The YachtWorld Hero award is given annually to a person dedicated to the protection of the world’s oceans. It’s a fitting award to be given from the heart of an industry that supports the millions of people all over the world who like to be out on the sea, and who have the capacity, both individually and collectively, to hurt it or help it.
David Rockefeller Jr., who has won the 2013 YachtWorld Hero award, wants us to help. In his view, recreational boaters are perfectly suited to serious ocean conservation. We care about the water, and we spend as much time as we can there. We can see the problems, the changes in the system over time, and we can make a difference. With our multitudes of boats and thousands of businesses that build, store, maintain, and fuel those boats, we can and should play a strong role in maintaining the health of the sea.
Rockefeller has devoted much of his life to the environment, as vice chair of the National Park Foundation and vice chair of the Alaska Conservation Foundation, among other posts. But no cause is more important to him than protection of the sea. He is a lifelong sailor, both racer and voyager, and served as a member of the Pew Oceans Commission, which issued a sobering and influential report on the state of the oceans in 2003. A year after that involvement he founded Sailors for the Sea, and it is for that effort, particularly, that he was chosen for the YachtWorld award.
By ‘sailors’ Rockefeller means everyone out on the water — wind-powered, engine-powered, and paddle-powered. He wants all recreational boaters to become better educated about the health of the ocean; he wants us to bear a hand in helping to preserve and protect it, and he wants Sailors for the Sea to be a rallying point for information and inspiration. “When we started Sailors for the Sea,” he said in a YachtWorld interview, “our premise was that sailors are in the best position to see the condition of the ocean. They love the oceans, and they’re the most likely protectors of it. It’s a little bit like fly fishermen in the streams, or birders in the marshlands – people whose recreational resource is at risk are the ones most likely to protect it.”
Based in Newport, Rhode Island, Sailors for the Sea runs several programs designed to educate and enlist boating people of all stripes:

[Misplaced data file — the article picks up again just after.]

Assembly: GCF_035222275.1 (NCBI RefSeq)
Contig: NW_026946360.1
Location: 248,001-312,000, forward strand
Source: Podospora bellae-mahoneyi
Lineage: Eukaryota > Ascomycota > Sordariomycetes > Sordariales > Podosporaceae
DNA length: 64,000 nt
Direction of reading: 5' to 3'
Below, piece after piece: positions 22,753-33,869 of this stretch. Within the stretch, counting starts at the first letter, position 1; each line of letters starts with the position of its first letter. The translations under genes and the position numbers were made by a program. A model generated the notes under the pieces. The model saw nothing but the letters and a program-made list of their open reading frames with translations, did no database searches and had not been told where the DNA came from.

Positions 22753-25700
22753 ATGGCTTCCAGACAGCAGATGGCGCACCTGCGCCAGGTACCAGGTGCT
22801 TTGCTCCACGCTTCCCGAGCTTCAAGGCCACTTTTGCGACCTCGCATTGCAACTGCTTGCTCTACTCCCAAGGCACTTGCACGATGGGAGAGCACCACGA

Clean Regattas — a race organization certification program aimed at reducing waste and establishing best practices for sailing races. The program was showcased at the 34th America’s Cup in San Francisco, and has reached over 100,000 racing sailors in the U.S.
Rainy Day Kits — a collection of accessible and fun downloadable educational materials from authoritative sources about ocean health, intended to aid teachers, camp counselors, and boating instructors.
Ocean Watch Essays — monthly articles that discuss current ocean health issues and offer opportunities to take action.
Rockefeller also sponsored and participated in a year-long circumnavigation of the Americas via the Northwest Passage and Cape Horn aboard a 64-foot cutter, Ocean Watch. The voyagers made 50 stops to engage, educate, and learn from the people in coastal cities on both sides of both Americas. The journey was chronicled in One Island, One Ocean, a book written by veteran sailing journalist Herb McCormick with photography by David Thoreson. It’s a powerful lesson in human culture, geography, oceanography, and ecology, all wrapped in a fine sea story.
It would be hard to imagine how the oceans of the world could have a better friend than Rockefeller, who has the intense interest, the intelligence, the energy, and the wherewithal to be the fulcrum of action. Discussing his receipt of the 2009 World Monuments Fund Hadrian Award, Rockefeller said, “If there isn’t a vision, it’s hard to get other people to follow, and I have been very lucky to have ancestors who had a lot of vision in their philanthropy.”
But neither money nor the devotion of environmentalists can reverse the damage being done to the oceans by pollution, overfishing, global warming, and, at the base of it all, overpopulation. It will take a concentrated movement of strong will, truly widespread education, and hands-on action, starting with those who ply the waters themselves.
Asked in his YachtWorld interview what he would do if he had a cadre of 50,000 devoted, active ocean conservators at his disposal, Rockefeller said that he would send them out to educate others on the nature of the sea, the current health of the sea, and actions that could be taken to preserve it. But beyond that, contemplating an army of volunteers that strong, he stressed the importance of action at the personal level: If, in fact, there were 50,000 people who picked up trash from the oceans and beaches, who helped stop spills and runoff, who were constant, active stewards themselves, and who also educated and encouraged others to be active, the two-pronged approach – education and action – might build on itself and become constantly more powerful and positive.
“In the next 10 years I want Sailors for the Sea to become the gathering point where all boaters learn about the oceans,” says Rockefeller, “and learn to protect the oceans — and in effect become the blue voice for the oceans.”
Other links of interest:
- Pew Oceans Commission : A Report to the Nation; Recommendations for a New Ocean Policy [PDF file]
- International Coastal Cleanup (Ocean Conservancy)
- World Ocean Observatory
- Institute for Ocean Conservation Science
- NOAA Clean Marina Program
- BoatUS: Clean Boating